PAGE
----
To be blunt Magic Mike XXL is simply a bunch of music videos with male grinding joined together by a flimsy bus trip that tries in vain to make it seem like the screenwriter didn’t just write lines like “Mike takes his clothes while women throw cash at him.” The screenplay here is lame at best and it seems that both director and screenwriter knew that and instead just tried to do overlong scenes of dialogue in the near-drowning bid to try and give this film some artistic credibility. But the scenes are so long they become boring, the characters so under-developed that become disinteresting while the lack of any sexual chemistry between Mike and his supposed love interest Zoe means the film just fizzles out with no resistance.

In fact the lack of character development in this film is frightening. Screenwriter Reid Carolin (who did funnily enough write the original film) sets up all these interesting little titbits about the various characters but then never fully cashes in on them. I mean come on, a stripper who wants to be a singer, the moment of realization that Mike has danced with Tarzan and didn’t even know he was a Gulf War veteran, both plotlines are a goldmine for a screenwriter but here Carolin just seems to throw them up in casual conversation and then forgets about them.

The weak script here also dangerously lets down the cast. Recently people have been uttering lines like ‘hey maybe Channing Tatum can act’ well here his only worth seems to be to look pouty and take his top off. As a result Tatum comes across looking like a a dumb himbo who has nothing to offer Hollywood at all, it’s like he has flashed back in time and is once again the type of actor who is only hired for his good looks and not his acting ability. Still at least he comes off a little better than the female cast because sadly Amber Heard, Andie MacDowell and Elizabeth Banks are all wasted in their roles and you can only wonder why they agreed to do the film in the first place. The only actress that does get a meaty role is Jada Pinkett Smith whose character of Rome is interesting enough for her own film, especially considering once again the screenwriter here leaves us asking more questions about her than what are answered.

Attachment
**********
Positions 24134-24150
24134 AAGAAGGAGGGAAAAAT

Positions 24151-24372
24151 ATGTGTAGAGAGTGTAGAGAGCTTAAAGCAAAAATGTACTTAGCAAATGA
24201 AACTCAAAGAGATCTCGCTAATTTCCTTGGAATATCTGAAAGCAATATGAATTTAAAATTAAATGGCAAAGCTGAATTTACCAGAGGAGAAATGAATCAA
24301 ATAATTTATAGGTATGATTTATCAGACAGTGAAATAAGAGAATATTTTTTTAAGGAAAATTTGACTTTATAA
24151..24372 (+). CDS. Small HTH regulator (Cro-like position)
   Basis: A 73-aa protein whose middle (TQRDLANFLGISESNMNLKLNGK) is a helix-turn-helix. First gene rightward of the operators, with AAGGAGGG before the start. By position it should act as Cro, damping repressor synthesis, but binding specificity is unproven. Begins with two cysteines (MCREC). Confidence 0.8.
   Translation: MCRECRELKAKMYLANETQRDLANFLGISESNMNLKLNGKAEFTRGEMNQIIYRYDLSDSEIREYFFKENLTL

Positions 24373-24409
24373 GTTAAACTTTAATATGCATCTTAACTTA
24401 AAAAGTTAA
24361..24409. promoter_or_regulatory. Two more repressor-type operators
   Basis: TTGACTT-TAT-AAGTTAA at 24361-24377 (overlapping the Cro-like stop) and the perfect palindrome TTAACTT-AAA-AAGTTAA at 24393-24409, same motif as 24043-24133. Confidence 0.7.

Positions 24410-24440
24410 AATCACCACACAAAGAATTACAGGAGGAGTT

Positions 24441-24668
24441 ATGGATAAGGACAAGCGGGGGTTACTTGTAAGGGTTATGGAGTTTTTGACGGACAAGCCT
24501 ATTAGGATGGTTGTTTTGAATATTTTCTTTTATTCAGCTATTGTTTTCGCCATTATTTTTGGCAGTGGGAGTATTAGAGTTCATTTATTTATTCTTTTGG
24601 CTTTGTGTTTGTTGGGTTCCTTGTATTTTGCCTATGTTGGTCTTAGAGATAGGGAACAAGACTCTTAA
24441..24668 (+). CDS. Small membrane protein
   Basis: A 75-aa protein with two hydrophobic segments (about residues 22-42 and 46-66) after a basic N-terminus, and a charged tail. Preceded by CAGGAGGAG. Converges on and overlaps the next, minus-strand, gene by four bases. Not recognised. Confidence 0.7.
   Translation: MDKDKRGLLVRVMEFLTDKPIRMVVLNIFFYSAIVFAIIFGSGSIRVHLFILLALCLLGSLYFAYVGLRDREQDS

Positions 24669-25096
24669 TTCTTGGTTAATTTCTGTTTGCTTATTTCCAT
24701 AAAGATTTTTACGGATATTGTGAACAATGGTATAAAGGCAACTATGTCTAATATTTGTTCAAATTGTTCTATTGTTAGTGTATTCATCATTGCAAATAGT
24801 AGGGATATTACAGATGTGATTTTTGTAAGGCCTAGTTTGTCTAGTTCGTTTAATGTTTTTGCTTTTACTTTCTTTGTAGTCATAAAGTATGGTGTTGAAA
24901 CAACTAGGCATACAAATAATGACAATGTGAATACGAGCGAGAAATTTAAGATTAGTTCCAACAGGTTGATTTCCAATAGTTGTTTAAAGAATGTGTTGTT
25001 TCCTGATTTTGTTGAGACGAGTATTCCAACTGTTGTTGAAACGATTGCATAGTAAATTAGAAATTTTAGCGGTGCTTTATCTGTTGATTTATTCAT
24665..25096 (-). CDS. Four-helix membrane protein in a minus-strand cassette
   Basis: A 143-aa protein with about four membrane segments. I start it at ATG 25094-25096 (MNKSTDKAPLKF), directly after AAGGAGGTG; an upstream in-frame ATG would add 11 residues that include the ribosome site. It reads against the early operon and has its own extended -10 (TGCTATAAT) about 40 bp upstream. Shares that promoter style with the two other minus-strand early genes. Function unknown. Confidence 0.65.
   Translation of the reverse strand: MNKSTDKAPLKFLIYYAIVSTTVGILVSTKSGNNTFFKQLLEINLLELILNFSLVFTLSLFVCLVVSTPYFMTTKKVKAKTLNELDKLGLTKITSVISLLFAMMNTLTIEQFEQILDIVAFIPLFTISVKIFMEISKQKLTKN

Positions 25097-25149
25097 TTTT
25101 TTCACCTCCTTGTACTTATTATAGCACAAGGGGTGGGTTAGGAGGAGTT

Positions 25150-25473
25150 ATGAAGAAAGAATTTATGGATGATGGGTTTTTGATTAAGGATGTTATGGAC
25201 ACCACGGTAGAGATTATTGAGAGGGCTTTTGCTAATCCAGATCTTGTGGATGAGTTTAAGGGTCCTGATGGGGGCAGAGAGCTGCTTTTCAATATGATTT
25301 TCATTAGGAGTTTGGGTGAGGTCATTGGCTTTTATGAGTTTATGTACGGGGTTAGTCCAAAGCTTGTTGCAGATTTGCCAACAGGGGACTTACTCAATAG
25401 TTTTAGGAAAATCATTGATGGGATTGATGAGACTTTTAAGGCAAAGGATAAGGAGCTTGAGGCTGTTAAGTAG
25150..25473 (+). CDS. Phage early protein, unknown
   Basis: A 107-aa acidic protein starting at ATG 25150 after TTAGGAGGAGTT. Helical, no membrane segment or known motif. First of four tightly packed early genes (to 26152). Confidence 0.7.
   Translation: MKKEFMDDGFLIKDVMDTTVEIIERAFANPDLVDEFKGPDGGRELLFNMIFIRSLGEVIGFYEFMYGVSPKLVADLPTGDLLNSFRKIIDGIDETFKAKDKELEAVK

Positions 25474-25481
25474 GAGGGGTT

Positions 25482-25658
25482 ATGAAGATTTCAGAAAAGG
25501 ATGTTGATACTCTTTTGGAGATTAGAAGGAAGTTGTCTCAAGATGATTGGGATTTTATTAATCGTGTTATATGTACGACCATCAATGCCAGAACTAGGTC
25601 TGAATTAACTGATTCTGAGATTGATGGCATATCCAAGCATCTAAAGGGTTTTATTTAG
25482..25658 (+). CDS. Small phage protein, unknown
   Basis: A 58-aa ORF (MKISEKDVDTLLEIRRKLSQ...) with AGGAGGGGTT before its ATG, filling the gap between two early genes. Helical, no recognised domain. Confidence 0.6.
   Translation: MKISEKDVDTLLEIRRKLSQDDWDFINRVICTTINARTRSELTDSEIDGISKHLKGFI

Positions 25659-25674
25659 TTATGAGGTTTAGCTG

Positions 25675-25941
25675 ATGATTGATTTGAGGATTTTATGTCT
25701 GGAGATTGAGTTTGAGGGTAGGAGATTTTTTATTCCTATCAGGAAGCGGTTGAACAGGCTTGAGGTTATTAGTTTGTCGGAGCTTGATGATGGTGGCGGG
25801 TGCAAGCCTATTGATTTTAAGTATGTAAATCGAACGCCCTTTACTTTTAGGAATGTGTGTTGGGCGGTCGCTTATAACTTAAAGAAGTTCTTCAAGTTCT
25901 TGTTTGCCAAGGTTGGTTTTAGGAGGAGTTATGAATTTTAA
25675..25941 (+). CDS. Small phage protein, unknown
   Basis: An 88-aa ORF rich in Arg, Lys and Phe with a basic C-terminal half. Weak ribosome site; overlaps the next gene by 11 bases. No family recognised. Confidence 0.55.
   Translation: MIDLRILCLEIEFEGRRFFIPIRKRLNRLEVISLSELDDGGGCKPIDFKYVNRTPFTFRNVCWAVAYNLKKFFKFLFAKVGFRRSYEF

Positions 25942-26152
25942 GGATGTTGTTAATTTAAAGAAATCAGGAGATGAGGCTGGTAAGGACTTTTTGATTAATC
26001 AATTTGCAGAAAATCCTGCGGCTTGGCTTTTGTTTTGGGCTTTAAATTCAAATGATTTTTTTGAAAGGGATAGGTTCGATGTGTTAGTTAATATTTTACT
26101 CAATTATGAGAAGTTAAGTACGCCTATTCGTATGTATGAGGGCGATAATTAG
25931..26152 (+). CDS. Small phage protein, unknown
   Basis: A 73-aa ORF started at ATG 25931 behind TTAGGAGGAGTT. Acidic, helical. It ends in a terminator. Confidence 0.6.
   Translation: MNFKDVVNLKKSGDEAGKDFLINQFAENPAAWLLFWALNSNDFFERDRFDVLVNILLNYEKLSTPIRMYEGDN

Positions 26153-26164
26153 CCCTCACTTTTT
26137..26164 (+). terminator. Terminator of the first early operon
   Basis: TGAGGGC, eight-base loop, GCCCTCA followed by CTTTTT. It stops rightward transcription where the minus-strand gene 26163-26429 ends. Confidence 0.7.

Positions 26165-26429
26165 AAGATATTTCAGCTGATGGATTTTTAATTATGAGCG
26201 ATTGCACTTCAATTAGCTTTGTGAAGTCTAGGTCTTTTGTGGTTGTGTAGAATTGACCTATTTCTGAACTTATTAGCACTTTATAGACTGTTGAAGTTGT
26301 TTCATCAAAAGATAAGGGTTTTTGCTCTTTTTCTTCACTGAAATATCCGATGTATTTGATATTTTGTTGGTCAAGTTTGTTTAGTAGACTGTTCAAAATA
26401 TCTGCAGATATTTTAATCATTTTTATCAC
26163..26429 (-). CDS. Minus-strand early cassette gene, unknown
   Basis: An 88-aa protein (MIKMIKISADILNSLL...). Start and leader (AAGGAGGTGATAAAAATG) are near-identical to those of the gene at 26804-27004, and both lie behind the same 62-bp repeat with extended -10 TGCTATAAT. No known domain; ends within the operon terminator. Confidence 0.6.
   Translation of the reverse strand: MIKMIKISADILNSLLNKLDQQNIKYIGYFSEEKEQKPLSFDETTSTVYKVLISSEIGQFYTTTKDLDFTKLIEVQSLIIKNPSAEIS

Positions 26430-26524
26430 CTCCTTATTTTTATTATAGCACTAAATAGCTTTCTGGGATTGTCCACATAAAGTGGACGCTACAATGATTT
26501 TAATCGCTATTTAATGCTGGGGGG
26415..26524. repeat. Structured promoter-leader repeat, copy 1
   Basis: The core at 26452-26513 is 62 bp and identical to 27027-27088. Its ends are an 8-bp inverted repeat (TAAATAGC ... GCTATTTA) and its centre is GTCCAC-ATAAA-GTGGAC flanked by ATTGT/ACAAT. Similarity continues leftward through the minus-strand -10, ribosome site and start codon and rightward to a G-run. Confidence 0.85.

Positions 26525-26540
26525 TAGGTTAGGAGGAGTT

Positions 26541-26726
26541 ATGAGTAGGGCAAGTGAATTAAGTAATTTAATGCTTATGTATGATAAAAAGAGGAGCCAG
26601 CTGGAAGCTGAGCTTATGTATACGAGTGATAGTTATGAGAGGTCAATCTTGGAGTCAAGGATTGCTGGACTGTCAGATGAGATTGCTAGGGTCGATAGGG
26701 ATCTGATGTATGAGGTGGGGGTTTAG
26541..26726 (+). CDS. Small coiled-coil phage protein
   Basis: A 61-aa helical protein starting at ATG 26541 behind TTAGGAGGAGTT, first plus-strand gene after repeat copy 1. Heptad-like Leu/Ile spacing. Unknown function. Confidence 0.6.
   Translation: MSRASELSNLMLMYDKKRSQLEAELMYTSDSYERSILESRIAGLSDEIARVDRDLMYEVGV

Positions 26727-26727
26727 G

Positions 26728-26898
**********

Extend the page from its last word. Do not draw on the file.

Aside from its soundtrack Magic Mike XXL is a complete let down. Gone are the edginess and the witty script that made the first film so different and instead we are left with a film void of much storyline and just held together by a few dance sequences that aren’t even as impressive as what you would get in a Step Up movie. Avoid, especially if you loved the first one.

 

 

 

Stars(2)

 

 

Average Subculture Rating (out of 5):  Stars(2)

 

IMDB Rating: Magic Mike XXL (2015) on IMDb

 

Other Subculture Entertainment Magic Mike XXL reviews: You can also read our Magic Mike XXL review on The Book The Film The T-Shirt.

Trailer: